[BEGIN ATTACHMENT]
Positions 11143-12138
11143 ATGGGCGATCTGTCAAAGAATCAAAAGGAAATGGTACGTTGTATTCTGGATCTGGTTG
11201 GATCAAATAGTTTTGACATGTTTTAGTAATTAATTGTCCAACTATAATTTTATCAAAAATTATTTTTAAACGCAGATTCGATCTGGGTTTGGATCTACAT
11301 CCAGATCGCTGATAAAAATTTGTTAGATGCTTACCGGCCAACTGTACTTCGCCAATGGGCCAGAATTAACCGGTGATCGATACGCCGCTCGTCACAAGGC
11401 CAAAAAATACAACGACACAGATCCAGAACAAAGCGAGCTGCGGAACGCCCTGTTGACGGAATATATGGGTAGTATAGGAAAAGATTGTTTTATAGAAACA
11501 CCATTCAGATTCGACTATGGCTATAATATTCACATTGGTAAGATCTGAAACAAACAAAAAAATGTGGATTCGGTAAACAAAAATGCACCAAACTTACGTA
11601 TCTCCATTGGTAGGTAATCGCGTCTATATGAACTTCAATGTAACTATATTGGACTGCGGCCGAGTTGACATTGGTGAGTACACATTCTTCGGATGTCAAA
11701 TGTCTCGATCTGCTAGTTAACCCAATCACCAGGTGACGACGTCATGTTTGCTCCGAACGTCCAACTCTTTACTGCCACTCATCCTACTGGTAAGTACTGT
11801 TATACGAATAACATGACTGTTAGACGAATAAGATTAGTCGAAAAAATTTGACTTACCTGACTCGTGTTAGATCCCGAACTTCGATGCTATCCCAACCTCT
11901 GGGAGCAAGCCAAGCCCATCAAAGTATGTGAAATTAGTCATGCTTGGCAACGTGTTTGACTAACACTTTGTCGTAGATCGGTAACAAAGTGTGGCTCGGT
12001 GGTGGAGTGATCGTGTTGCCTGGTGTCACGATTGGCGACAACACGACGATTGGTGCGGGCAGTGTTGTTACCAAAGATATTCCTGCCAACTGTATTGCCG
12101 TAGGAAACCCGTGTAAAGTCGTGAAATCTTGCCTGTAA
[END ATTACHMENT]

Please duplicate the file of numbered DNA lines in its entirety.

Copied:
Positions 11143-12138
11143 ATGGGCGATCTGTCAAAGAATCAAAAGGAAATGGTACGTTGTATTCTGGATCTGGTTG
11201 GATCAAATAGTTTTGACATGTTTTAGTAATTAATTGTCCAACTATAATTTTATCAAAAATTATTTTTAAACGCAGATTCGATCTGGGTTTGGATCTACAT
11301 CCAGATCGCTGATAAAAATTTGTTAGATGCTTACCGGCCAACTGTACTTCGCCAATGGGCCAGAATTAACCGGTGATCGATACGCCGCTCGTCACAAGGC
11401 CAAAAAATACAACGACACAGATCCAGAACAAAGCGAGCTGCGGAACGCCCTGTTGACGGAATATATGGGTAGTATAGGAAAAGATTGTTTTATAGAAACA
11501 CCATTCAGATTCGACTATGGCTATAATATTCACATTGGTAAGATCTGAAACAAACAAAAAAATGTGGATTCGGTAAACAAAAATGCACCAAACTTACGTA
11601 TCTCCATTGGTAGGTAATCGCGTCTATATGAACTTCAATGTAACTATATTGGACTGCGGCCGAGTTGACATTGGTGAGTACACATTCTTCGGATGTCAAA
11701 TGTCTCGATCTGCTAGTTAACCCAATCACCAGGTGACGACGTCATGTTTGCTCCGAACGTCCAACTCTTTACTGCCACTCATCCTACTGGTAAGTACTGT
11801 TATACGAATAACATGACTGTTAGACGAATAAGATTAGTCGAAAAAATTTGACTTACCTGACTCGTGTTAGATCCCGAACTTCGATGCTATCCCAACCTCT
11901 GGGAGCAAGCCAAGCCCATCAAAGTATGTGAAATTAGTCATGCTTGGCAACGTGTTTGACTAACACTTTGTCGTAGATCGGTAACAAAGTGTGGCTCGGT
12001 GGTGGAGTGATCGTGTTGCCTGGTGTCACGATTGGCGACAACACGACGATTGGTGCGGGCAGTGTTGTTACCAAAGATATTCCTGCCAACTGTATTGCCG
12101 TAGGAAACCCGTGTAAAGTCGTGAAATCTTGCCTGTAA